Andrew Swale of the UK Classifier team gives his take on how we can all learn and benefit from competitions.
There are many ‘sayings’ about how we never stop learning and that every day is a school day, but have we ever stopped to think about how we all absorb different elements from the activities we see as pastimes and hobbies as part of our learning.
As members of HYB look towards National Competitions Day, taking place this year at Joseph Heler Farms (The Parkes) in Cheshire at the start of July, minds turn to stock judging and linear assessment. The importance of these skills should not be overlooked as they hold you in good stead to be able to assess the animals before you, wherever you may be. It is a great skill to be able to identify an animal’s strengths with a view to how she will perform within your herd. Additionally, if you are able to recognise any areas of weakness within an animal, you can go on to make informed breeding decisions by mating the cow with a sire that is known to help improve those traits in the next generation.
Many people who have travelled through the ranks of HYB are now making informed decisions on cow selection themselves or are employed in the industry advising others on their breeding decisions. The additional skill of reason giving translates for many into being able to talk before a crowd with confidence and have belief in the words they are speaking; I was once told that you don’t always have to be right but you do have to believe in what you are saying in case the judge questions your placings, if only for a split second.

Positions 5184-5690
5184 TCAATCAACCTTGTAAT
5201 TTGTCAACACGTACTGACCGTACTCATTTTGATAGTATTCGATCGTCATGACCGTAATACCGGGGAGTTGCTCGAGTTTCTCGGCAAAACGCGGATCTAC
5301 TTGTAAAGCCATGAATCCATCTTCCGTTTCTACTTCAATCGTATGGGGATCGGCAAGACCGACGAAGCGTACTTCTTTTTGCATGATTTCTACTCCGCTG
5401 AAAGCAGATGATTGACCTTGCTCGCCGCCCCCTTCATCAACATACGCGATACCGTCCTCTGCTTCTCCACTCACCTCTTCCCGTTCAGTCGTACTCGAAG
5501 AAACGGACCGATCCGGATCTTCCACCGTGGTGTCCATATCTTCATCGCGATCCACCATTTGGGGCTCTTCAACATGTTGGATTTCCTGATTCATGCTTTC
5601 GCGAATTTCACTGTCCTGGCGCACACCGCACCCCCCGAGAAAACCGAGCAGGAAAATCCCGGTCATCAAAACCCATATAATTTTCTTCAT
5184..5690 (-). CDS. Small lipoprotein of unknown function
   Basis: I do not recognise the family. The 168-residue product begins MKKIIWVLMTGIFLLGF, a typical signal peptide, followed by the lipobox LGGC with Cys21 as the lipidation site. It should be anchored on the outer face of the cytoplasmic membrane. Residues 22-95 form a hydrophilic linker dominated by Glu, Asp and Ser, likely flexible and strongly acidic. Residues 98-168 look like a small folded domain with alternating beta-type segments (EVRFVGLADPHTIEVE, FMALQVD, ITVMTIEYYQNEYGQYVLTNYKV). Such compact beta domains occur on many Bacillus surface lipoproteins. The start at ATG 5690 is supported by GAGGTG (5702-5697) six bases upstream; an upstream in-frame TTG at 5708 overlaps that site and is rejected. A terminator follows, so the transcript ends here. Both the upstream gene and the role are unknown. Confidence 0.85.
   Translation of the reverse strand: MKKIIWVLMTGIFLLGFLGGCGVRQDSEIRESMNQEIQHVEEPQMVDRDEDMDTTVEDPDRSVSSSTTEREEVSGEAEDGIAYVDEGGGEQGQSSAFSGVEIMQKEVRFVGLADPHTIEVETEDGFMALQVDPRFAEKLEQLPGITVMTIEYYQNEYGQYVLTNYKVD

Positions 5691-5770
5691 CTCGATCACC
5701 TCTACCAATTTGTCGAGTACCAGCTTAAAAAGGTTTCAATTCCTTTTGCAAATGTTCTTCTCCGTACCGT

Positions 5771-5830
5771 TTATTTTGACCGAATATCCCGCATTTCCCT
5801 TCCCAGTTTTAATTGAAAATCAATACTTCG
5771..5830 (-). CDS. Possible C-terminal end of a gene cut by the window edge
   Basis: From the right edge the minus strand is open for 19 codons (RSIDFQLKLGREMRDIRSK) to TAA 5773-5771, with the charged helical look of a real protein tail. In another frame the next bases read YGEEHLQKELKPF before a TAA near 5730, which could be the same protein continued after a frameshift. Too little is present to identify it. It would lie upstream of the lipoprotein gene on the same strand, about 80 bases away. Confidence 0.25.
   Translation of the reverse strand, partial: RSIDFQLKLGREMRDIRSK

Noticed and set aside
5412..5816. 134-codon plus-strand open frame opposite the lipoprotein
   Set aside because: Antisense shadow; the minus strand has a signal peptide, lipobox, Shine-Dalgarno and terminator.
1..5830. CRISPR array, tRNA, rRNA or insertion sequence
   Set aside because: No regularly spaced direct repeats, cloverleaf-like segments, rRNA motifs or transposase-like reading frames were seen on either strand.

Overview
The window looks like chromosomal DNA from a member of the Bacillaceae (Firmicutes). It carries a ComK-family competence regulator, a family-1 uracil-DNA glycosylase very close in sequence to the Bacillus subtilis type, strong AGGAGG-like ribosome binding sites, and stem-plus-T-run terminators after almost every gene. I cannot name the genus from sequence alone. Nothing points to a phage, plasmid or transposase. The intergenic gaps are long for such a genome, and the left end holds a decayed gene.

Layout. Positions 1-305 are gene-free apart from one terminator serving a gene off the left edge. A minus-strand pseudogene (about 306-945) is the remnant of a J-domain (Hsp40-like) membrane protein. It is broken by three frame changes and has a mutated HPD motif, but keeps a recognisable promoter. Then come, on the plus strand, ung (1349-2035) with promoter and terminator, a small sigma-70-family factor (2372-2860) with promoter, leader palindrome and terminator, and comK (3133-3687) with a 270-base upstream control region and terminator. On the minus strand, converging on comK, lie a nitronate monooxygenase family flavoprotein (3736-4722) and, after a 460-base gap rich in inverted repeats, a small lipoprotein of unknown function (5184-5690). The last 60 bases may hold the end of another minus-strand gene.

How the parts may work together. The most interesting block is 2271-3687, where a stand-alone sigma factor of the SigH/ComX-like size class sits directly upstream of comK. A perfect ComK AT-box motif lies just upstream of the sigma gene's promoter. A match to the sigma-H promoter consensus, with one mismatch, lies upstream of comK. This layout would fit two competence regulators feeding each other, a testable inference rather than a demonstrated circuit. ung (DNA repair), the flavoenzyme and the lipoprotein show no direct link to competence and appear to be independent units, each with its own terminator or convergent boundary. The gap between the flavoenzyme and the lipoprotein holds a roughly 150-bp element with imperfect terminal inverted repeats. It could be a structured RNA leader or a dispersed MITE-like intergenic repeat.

The learning does not stop when we become ‘too old’ for HYB; many of us attend our Club judging evenings and local shows, all with the view to seeing what animals are presented and how we would place them if we had been asked to ‘be in charge of proceedings’. Every time we do this we are increasing our knowledge of the breed, often alongside learning about the wider industry and, indeed, ourselves as we take a walk around the host farm/event. How many of us have gone home from an event and looked up the pedigree of an animal on the Holstein webpage, reviewed their ancestry and clicked on the factsheet to look at her linears? Before you know it you have reviewed half a dozen cows in the herd and spent some time learning without even realising it!
Social media is making things more accessible to all of us, but we need to have been grounded in the skills in the first place, to allow us to understand the information presented to us via all these different routes. We can then use the skills and knowledge we have acquired to make informed decisions, which will benefit not only our own herds but, in turn, the UK herd as a whole.
Source: Holstein UK